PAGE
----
- Most nations continue to print their own currencies and follow their own monetary and fiscal policies. These policies drive differentiated economic and earnings cycles and may also influence relative equity valuations.
- Specialization may leave regions and countries (and the sectors and industries within them) with very different exposures to global economic trends. Sharp declines in commodity prices, for example, can be beneficial for commodity-consuming nations but economically harmful to commodity-producing countries.
- Many industries remain closely tethered to their domestic economies. Even in the most globalized sector of all—materials—the average company still derives more than a third of its revenues from domestic sources (Figure 1).
Although global, regional, and sector correlations reached extremely high levels during the global financial crisis and its economic aftermath, they have since dropped back into what appear to be more “normal” ranges in the globalization era (Figure 2). We believe these levels still leave considerable room for global equity managers to take independent top-down active positions.
FIGURE 1: Domestic and Nondomestic Sales as Percent of Total Sales
Economic Sectors in the MSCI ACWI
As of 31 December 2017
Sources: MSCI and Style Research.
"Nondomestic sales" refers to company sales outside of its country of domicile.
FIGURE 2: Average Pairwise Correlations
Major Regions and Economic Sectors in the MSCI ACWI*
24-Month Moving Averages, 30 June 2000 through 31 March 2018
Sources: FactSet Research Systems Inc. All rights reserved.
* Regional benchmarks: S&P 500, MSCI Europe, MSCI Japan, MSCI AC Asia ex Japan, MSCI Australia, MSCI EM Latin America, MSCI EM Europe, Middle East, and Africa.
RETURN DISPERSION CREATES ROOM FOR STOCK SELECTION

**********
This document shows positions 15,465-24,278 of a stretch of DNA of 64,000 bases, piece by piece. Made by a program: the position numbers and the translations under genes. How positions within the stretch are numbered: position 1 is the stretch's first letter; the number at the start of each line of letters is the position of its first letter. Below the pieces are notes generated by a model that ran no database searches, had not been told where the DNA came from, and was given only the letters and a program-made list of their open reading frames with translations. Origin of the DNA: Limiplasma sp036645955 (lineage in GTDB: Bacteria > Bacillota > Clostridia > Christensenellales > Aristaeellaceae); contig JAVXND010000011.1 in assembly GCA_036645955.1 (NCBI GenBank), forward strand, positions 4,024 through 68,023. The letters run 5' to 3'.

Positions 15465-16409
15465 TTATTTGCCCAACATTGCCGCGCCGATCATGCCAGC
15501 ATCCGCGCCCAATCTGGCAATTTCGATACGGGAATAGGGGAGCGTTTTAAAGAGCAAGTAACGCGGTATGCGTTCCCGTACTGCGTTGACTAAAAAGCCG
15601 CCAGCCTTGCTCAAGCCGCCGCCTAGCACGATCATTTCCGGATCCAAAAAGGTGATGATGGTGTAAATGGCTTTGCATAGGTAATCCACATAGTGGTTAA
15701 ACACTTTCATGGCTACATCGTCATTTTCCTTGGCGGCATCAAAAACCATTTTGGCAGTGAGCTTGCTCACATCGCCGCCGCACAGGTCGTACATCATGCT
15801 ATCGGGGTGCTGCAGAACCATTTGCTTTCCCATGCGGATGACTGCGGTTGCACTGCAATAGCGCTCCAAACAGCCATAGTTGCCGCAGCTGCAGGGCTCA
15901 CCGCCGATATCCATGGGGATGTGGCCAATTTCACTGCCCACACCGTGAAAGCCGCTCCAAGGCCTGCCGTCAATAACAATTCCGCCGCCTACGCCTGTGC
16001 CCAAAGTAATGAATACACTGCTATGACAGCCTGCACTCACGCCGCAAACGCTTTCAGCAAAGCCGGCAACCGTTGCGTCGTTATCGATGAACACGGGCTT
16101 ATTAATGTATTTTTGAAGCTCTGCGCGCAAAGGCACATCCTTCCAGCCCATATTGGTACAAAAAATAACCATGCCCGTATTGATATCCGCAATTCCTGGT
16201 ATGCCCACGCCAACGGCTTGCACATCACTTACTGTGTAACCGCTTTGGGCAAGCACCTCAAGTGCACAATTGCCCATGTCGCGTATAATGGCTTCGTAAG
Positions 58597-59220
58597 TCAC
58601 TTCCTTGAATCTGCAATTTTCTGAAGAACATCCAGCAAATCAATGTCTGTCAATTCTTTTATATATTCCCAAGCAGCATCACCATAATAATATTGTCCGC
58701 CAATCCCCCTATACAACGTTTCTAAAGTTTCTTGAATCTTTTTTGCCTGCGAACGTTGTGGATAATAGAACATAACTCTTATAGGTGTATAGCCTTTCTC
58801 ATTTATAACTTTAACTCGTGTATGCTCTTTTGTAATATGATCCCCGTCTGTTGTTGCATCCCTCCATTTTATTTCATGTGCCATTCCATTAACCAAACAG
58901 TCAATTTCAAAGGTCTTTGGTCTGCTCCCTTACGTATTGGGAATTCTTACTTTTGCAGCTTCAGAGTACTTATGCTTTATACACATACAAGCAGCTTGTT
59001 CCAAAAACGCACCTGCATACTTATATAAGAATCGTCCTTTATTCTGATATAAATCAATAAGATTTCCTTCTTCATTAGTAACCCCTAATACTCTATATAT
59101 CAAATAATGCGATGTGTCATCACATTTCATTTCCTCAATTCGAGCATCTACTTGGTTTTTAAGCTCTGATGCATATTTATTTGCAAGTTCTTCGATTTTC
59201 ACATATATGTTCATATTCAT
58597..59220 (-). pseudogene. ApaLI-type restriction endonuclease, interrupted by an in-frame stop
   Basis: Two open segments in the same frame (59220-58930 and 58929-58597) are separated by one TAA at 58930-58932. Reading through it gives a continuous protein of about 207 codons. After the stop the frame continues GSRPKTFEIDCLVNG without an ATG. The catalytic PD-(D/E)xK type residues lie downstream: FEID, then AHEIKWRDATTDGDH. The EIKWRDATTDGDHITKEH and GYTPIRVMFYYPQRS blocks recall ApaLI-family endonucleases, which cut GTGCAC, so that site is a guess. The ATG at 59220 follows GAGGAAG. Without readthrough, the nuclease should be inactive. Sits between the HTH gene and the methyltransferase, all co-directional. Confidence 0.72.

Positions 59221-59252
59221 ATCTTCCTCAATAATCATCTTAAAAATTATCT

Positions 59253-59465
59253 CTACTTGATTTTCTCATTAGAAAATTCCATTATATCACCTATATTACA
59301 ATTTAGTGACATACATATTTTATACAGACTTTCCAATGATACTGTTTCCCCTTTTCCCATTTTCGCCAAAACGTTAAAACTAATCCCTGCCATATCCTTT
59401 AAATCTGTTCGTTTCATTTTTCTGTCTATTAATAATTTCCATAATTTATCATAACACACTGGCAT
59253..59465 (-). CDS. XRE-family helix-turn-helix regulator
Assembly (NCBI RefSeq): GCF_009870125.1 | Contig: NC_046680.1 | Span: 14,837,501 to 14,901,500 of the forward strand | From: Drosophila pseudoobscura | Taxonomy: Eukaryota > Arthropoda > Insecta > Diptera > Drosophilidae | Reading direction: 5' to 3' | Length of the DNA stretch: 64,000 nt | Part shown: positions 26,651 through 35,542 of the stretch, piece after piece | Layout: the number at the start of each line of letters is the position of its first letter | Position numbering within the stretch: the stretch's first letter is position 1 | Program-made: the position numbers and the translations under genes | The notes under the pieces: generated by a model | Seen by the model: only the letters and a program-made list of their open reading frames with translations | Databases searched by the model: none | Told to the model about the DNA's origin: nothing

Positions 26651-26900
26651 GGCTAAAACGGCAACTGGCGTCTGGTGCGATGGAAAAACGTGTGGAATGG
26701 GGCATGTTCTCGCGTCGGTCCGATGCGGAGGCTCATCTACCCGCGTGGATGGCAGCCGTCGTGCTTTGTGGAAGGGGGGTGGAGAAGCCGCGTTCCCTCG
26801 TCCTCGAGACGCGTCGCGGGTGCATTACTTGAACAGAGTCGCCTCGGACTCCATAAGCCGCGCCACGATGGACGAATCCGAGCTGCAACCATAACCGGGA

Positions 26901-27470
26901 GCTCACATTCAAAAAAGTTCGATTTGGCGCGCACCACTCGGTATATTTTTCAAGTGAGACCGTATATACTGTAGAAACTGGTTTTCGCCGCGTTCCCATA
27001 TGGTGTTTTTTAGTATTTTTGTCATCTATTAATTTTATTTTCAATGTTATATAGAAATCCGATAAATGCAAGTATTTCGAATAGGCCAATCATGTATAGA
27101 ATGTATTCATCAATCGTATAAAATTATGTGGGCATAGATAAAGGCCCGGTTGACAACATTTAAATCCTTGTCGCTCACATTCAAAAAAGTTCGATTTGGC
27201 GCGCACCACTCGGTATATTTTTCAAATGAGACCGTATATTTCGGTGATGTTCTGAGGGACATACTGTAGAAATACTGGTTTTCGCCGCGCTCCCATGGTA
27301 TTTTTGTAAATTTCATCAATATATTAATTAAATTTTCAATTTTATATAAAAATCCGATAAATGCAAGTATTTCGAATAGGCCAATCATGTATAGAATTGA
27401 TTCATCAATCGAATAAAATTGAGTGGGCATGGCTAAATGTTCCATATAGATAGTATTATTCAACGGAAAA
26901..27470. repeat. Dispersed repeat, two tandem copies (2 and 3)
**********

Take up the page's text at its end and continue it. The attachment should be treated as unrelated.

For many, if not most, global equity managers, top-down country or sector rotation typically takes a back seat to stock selection, backed by bottom-up research and analysis of company fundamentals. For these managers, the dispersion of individual stock returns is the critical indicator of active return potential.
Our research suggests that global markets continue to offer ample opportunities for stock selection alpha. One way to gauge this potential is to examine the relative importance of stock-specific factors in explaining global equity returns compared with market, country, and sector factors.
To shed light on this issue, T. Rowe Price’s quantitative equity research group used regression analysis to examine the relative importance of stock-specific return factors in a number of equity universes, including the global large- and mid-cap market.3
Figure 3 (page 4) shows that over the past 25 years, stock-specific factors typically have explained half or more of global equity returns.4 The sharp rise in the relative importance of the global market factor during and after the financial crisis (the same correlation spike shown in Figure 2) has since reversed, again suggesting that global equity markets provide ample opportunities to generate alpha through bottom-up stock selection.